Lessons in Lockdown
All of us are currently having to cope with many difficult feelings & situations. During the last 7 weeks I’ve experienced both positives & negatives & would like to share some of them with you.
I knew that the social care system was struggling, but I always took for granted that there would be a safety net in a large-scale emergency like this. There isn’t. This has broken what was left of the underfunded & undervalued social care system, & many people are now desperate. There is very little joint planning & provision of comprehensive services for the elderly, & particularly those living with dementia. Local & government departments & agencies don’t know what each other are doing, with little recognition of local charities & the knowledge & services they provide. The left hand doesn’t know what the right hand is doing, even within the same organisation.
There are wonderful carers & support staff in the public & private sector that are doing great work in supporting people like my Dad who is living with dementia. However, when the need for support arose, it very quickly became apparent that there was NO emergency care or support available & we were left to fend for ourselves. I had to move in to support my parents & help care for my Dad as my Mum was alone & without support. I gladly did it, it wasn’t an issue, we are surviving; but others are not so lucky. People are in despair, the feeling of abandonment is high, & lives have been lost.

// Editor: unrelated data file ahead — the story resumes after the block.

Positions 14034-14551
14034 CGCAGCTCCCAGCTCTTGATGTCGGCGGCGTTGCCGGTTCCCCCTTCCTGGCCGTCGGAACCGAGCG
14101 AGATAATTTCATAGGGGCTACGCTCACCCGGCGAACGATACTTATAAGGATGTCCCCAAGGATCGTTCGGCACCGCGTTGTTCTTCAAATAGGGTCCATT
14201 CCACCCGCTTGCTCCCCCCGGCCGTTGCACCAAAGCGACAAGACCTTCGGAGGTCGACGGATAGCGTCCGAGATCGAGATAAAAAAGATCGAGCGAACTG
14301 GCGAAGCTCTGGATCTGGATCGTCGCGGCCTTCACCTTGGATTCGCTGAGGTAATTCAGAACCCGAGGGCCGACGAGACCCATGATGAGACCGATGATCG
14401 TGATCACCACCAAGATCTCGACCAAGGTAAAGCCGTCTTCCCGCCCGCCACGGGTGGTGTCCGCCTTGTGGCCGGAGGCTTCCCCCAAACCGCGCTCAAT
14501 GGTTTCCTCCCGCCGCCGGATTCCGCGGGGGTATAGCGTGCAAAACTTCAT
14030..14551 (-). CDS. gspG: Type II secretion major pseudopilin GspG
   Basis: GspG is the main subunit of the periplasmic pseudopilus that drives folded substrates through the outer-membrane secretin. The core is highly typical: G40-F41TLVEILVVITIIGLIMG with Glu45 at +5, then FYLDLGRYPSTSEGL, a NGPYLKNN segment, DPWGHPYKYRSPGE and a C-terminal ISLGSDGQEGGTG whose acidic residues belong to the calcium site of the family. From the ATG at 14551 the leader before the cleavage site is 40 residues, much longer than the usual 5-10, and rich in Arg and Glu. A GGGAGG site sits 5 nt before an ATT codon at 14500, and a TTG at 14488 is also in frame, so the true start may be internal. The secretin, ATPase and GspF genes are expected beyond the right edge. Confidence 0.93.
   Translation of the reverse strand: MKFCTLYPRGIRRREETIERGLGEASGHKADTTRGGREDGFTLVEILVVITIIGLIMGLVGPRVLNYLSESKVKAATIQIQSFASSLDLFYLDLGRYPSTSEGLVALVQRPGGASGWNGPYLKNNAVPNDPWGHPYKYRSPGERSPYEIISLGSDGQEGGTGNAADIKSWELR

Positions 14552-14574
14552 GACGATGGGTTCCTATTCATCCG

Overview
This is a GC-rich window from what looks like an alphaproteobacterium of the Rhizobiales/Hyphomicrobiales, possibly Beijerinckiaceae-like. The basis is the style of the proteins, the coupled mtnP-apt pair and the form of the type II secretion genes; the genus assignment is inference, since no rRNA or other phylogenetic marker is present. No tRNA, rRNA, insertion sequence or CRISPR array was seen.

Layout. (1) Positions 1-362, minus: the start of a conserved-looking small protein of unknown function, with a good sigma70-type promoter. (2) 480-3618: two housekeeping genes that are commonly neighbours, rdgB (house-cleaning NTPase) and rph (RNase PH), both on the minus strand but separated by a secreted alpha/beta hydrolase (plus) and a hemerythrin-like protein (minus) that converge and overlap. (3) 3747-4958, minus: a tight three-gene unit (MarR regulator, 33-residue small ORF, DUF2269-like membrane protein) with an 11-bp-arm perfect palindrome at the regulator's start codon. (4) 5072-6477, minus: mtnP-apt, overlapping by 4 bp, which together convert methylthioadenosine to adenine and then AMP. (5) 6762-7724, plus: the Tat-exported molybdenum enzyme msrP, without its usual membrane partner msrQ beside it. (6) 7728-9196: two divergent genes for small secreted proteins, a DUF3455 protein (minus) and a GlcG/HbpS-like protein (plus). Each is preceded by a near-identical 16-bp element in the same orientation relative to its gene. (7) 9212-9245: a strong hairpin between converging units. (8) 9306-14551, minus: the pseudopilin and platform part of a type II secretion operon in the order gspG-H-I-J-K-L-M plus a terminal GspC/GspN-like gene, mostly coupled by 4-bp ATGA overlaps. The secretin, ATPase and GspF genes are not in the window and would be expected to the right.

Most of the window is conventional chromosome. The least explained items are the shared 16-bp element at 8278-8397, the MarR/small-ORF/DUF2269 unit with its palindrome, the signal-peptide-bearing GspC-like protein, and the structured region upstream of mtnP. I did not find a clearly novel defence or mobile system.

What the crisis happens to be is almost irrelevant. This time, it is coronavirus, but it could have easily been something else. This was an accident waiting to happen. Successive governments have been warned about the struggling social care system, the need for joint planning, for more funding, for better organisation & co-operation between agencies, & urgent improvement in the standard of care. Now the worst has happened & the cost has been lives; lives that need not have been lost. Shameful.
My family always came first, but one of the positives during this crisis has been that moving in with my parents has only increased the love I have for them & made me value my family more. My way of life slowed down overnight &, whilst some people will have struggled mentally, I actually feel more content!! Although I am living with my parents & working from their home, I don’t have to be here, there & everywhere by a certain time. I am not rushing to meet up with people. My life has slowed down considerably & I really love it!!
People seem more considerate. Everyone being in the same boat means there is less competition & people seem friendlier. The number of conversations I’ve had with strangers standing on the opposite side of the street has been lovely. I can make do & mend a lot easier than I thought. I’ve become more creative in the kitchen, re-discovered the high-street butcher, greengrocer, & other small, independent family-run shops. I’ve also learned that people, when required, are innovative, adaptable, organised, professional & get things done in a timeframe that normally wouldn’t be achievable.
So there have been some positives. Apart from a dicey couple of weeks with a water infection, my Dad is OK & back to his old self (albeit with dementia). He is loved & supported by us, so it’s fine, but we are very lucky to have each other. Others are not so lucky, & the safety net that is supposed to be there to support anyone who needs care is either thin on the ground or completely absent. If anything positive comes from this crisis, I hope it is that the social care system, particularly in relation to dementia care, is tackled head on & fixed. If it isn’t, lives will have been lost in vain & when the next crisis hits – which it will – the outcome will be even worse.